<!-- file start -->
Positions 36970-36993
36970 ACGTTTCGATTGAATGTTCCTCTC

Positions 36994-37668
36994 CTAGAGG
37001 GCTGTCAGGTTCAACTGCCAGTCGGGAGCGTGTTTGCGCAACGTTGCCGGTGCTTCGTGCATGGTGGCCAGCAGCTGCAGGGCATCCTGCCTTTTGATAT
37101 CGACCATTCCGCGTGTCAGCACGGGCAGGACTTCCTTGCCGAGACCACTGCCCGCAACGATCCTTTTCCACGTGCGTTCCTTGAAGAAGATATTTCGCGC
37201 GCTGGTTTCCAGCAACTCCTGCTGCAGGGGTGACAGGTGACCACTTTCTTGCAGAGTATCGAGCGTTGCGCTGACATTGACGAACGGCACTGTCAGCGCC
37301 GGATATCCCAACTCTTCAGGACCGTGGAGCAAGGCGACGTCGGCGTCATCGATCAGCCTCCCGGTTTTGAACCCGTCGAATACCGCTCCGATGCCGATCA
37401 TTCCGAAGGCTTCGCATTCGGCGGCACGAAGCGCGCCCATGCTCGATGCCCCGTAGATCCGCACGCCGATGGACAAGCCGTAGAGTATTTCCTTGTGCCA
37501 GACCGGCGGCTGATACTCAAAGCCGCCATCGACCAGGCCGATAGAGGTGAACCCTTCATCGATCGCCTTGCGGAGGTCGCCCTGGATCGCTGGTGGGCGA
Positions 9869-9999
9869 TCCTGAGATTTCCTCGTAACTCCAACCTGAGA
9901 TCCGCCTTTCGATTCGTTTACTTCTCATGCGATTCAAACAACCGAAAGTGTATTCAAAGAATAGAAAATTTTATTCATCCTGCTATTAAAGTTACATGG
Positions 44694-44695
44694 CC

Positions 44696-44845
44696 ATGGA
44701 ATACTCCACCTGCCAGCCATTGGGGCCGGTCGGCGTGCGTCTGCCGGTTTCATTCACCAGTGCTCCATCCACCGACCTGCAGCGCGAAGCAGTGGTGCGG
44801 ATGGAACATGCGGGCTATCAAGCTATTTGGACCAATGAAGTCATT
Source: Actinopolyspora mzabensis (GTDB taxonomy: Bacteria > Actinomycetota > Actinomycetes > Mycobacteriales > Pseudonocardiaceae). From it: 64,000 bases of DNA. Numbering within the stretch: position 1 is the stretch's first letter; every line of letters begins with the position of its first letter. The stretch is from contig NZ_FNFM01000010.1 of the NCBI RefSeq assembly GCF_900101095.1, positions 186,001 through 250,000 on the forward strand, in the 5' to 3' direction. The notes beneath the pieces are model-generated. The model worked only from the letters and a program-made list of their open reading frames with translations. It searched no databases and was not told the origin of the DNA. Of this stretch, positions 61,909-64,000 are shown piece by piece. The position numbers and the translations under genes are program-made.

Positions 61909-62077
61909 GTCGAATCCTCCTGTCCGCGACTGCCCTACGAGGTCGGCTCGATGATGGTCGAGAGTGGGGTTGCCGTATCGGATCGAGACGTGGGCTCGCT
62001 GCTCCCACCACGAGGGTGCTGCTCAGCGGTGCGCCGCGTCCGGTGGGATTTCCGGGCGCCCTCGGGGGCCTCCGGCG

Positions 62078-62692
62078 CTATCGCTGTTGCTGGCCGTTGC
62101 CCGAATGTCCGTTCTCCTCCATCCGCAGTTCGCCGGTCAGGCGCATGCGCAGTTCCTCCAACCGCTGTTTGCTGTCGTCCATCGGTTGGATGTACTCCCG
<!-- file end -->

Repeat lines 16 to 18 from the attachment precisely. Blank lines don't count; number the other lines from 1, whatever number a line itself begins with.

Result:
Positions 44696-44845
44696 ATGGA
44701 ATACTCCACCTGCCAGCCATTGGGGCCGGTCGGCGTGCGTCTGCCGGTTTCATTCACCAGTGCTCCATCCACCGACCTGCAGCGCGAAGCAGTGGTGCGG